- Savannah Behrmann, Nicholas Wu
Slideshow by photo services
Democrats see hope in having Chief Justice Roberts break a tie
Senate Democrats see hope in having Chief Justice John Roberts break a potential 50-50 tie vote on witnesses tomorrow.
Sen. Sherrod Brown, D-Ohio, told USA TODAY Roberts “should” help break ties on witnesses.
"I would like him to step up for the traditional system and help us bring witnesses," Brown said.
Roberts should “absolutely” break a tie,” Sen. Kirsten Gillibrand, D-N.Y., told USA TODAY.
Sen. Chris Coons, D-Del., told reporters Roberts has "got the precedent if he wants to use it."
"In Andrew Johnson's impeachment trial, the Chief Justice broke two ties in terms of the questions of the visibility around witnesses and evidence, so he's got the precedent if he wants to use it," Coons explained.
One Senate Democrat, Sen. Elizabeth Warren, D-Mass., submitted a question during the trial pointed at Roberts and his role in the process.
“At a time where large majorities of Americans have lost faith in government, does the fact that the Chief Justice is presiding over an impeachment trial in which Republican senators have thus refused witnesses or evidence contribute to the loss of legitimacy of the Chief Justice, Supreme Court of the United States and Constitution?” Warren's question read.
Sen. Josh Hawley, R-Mo., a former clerk for Roberts, told reporters he would be “surprised if he broke the tie.”
Hawley explained the prior precedent for then-Chief Justice Salmon P. Chase’s tie-breaking votes during Johnson’s impeachment trial was “fiercely controversial,” with multiple motions introduced in the Senate to try to overturn them, though they all failed.
“I think he would probably take an out because it gets political at that point,” said Sen. Mike Braun, R-Ind.
-Nicholas Wu and Savannah Behrman
Ex-Giuliani associate gives more material to impeachment investigators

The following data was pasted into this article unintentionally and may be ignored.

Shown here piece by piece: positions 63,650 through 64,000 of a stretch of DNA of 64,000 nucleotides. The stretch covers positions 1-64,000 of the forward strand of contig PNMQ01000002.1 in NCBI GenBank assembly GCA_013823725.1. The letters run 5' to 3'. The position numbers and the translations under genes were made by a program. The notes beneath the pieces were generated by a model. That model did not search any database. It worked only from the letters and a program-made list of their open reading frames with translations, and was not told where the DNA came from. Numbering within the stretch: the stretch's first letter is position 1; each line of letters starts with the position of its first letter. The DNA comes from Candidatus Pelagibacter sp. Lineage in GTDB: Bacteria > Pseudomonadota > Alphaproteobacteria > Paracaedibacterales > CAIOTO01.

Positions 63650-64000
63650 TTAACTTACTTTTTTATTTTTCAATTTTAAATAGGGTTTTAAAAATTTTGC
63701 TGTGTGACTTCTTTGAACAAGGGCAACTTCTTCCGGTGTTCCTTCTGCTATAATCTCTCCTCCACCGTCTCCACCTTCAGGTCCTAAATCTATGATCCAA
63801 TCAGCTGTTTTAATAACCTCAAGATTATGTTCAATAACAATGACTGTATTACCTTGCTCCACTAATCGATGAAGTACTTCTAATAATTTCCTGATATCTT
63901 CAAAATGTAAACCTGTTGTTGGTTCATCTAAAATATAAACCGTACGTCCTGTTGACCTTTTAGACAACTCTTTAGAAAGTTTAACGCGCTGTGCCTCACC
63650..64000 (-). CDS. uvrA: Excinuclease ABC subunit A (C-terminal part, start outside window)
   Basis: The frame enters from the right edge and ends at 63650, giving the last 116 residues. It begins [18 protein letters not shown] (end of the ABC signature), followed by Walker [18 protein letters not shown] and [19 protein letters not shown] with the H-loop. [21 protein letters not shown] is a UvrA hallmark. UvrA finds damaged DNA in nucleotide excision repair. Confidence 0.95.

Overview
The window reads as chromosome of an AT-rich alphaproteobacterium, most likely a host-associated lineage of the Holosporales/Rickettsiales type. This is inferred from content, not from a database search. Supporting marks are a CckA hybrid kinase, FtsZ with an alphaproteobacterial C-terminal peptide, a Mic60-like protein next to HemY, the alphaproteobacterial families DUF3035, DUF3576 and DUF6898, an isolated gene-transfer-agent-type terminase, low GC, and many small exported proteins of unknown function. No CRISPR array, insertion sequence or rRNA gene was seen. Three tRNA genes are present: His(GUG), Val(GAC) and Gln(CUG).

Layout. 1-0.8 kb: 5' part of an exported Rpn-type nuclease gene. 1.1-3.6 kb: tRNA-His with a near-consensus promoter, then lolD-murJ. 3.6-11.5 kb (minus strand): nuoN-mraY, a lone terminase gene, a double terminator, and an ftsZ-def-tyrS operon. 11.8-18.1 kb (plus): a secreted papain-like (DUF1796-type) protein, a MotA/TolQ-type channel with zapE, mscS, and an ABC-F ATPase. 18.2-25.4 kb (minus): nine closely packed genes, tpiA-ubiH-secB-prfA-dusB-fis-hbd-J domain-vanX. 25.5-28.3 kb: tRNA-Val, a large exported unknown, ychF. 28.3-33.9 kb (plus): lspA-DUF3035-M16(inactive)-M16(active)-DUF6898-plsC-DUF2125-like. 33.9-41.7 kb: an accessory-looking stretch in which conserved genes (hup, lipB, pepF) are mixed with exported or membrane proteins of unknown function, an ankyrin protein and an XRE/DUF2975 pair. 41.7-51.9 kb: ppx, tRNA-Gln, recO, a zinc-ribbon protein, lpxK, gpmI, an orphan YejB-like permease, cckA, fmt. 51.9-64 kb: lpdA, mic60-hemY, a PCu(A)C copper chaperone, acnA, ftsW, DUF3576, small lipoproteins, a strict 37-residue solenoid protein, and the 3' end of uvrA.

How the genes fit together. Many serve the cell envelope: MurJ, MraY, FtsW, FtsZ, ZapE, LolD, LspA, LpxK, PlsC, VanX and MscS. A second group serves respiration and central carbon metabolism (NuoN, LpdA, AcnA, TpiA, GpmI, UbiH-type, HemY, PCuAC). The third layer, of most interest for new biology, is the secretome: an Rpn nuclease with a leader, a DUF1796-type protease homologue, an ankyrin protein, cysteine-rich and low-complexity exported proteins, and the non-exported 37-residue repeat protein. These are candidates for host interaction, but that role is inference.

Brace yourself for the possibility that House impeachment investigators might disclose more information from Lev Parnas, the Ukraine-born businessman who helped President Donald Trump's lawyer, Rudy Giuliani, seek damaging information about former Vice President Joe Biden.
Parnas' attorney, Joseph Bondy, told a federal judge in New York on Thursday his office has downloaded material from his client's Apple iCloud account and turned it over to the House Intelligence Committee.
"We're doing everything possible to cooperate" with a subpoena issued last year, Bondy said. More material will be handed over as it is downloaded, he said, adding that he might make some of it public even if impeachment investigators do not.
During a Wednesday news conference with Parnas outside the U.S. Capitol, Bondy told reporters some of Parnas' material could implicate Trump.
Bondy discussed the evidence after a hearing in a campaign finance case in which Parnas, business associate Igor Fruman, and two co-defendants are charged with funneling hundreds of thousands of dollars in foreign money to U.S. election candidates and committees.
The case includes a $325,000 contribution that Parnas and Fruman allegedly made under false pretenses to a super PAC supporting Trump.
Unlike Fruman, Parnas has broken ranks with Giuliani and Trump — who maintains he does not know Parnas, despite a video showing Parnas with his arm on the president's shoulder during a gathering at Trump's Mar-a-Lago mansion in Florida.
Another hearing in the case is set for Monday. Attorneys for all but one defendant said their clients would prefer to waive their right to attend.
But not Parnas. "We couldn't keep him away, your honor," Bondy said.
- Kevin McCoy
Trump’s lawyers say Giuliani did not carry out U.S. diplomacy